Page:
We live in a world where colorblindness in relation to race is now considered racist, and the words of Martin Luther King Jr. are used as a weapon by leftist special interest groups to force us to judge each other based on color as a matter of our skin versus our character.
Dr. King’s dream seems to be shaping up to be more of a nightmare, but there is still hope.
I recently stumbled upon an old MSNBC interview with America’s favorite famous astrophysicist, Neil deGrasse Tyson. He had some interesting points that deserve reconsideration. Mr. Tyson opined on a variety of topics, from black holes to science and journalism.
But I want to focus on his view of race in America and his decision to turn down speaking events during Black History Month, which is right around the corner. So allow me to take you back to 2007, when thick hair highlights and low-rise jeans were all the rage.
“If you think I’m a scientist during Black History Month, I shouldn’t be doing my job as a scientist.” -Neil deGrasse Tyson pic.twitter.com/Zyo585t0Fq
– The Forest School: An Acton Academy (@forestschoolPF) February 19, 2021
It’s not as bad as it seems
Black History Month will be upon us in no time. I’m sure I’m not the only one curious when we don’t need to focus on notable people and Americans based on the color of their skin for 30 days at a time.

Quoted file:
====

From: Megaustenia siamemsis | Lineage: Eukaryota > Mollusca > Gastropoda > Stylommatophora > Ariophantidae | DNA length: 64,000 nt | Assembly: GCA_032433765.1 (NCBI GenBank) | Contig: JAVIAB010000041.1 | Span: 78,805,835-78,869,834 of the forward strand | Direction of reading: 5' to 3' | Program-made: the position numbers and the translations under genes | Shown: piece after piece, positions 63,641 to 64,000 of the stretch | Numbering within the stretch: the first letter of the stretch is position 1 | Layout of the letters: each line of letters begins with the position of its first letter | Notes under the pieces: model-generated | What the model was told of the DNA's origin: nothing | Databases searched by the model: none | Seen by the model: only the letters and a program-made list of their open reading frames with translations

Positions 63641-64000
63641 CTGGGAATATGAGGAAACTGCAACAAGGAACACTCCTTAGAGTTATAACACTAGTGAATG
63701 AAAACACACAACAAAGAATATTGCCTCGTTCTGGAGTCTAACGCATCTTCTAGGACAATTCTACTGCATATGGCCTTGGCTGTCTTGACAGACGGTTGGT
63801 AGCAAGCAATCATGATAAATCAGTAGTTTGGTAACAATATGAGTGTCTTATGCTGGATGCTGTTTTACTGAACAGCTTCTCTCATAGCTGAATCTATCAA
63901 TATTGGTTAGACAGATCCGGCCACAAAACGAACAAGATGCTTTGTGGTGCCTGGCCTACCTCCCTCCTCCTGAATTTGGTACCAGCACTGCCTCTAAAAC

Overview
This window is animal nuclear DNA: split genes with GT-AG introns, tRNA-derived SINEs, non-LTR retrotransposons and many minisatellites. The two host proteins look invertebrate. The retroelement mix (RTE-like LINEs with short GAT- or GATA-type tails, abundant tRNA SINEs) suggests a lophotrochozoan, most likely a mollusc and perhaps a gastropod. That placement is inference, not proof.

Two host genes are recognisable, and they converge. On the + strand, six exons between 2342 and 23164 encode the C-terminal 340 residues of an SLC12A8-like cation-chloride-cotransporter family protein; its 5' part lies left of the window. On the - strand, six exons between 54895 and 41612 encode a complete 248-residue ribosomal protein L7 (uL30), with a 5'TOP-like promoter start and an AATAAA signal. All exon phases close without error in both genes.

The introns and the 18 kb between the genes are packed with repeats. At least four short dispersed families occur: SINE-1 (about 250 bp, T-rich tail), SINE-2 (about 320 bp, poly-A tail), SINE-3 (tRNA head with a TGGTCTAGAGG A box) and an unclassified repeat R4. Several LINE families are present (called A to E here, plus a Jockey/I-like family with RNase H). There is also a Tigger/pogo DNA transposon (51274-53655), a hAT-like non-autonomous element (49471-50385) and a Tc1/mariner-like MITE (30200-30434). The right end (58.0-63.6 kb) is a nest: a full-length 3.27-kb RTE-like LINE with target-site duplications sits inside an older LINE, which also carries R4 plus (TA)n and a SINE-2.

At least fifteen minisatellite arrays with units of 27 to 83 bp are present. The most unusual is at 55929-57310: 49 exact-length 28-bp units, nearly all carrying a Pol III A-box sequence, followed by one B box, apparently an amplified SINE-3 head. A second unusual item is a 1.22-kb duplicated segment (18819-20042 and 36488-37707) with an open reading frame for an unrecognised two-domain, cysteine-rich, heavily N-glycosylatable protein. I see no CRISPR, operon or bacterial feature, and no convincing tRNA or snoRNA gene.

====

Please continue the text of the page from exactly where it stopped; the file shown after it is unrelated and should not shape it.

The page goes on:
When I was in the service, I felt the same way about Women’s History Month; In fact, I do my best not to participate in any Women’s History Month events because I’ve worked so hard not to be seen as valuable because of my gender, but because of my mindset and character.
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Mr. Tyson seems to have a similar view of Black History Month; In fact, he rejects speaking events that month, telling MSNBC:
“The only time you think about me is during Black History Month, when I’m not doing my job as a scientist.”
What a refreshing take and a respectful expression of self-respect. He went on to discuss his point of view:
“I’m happy to say that in this 21st century, we have more visible black leaders in various branches of our culture beyond entertainers and athletes.”
Oh, what an exciting tune to whistle in 2007; It’s not the same song we’ve been hearing from the left for the past few years. He continued:
“Whatever people may think when they see me, I am quite happy to report that the color of my skin no longer draws comment.”
Now I celebrate that truth every day of the year, regardless of the month!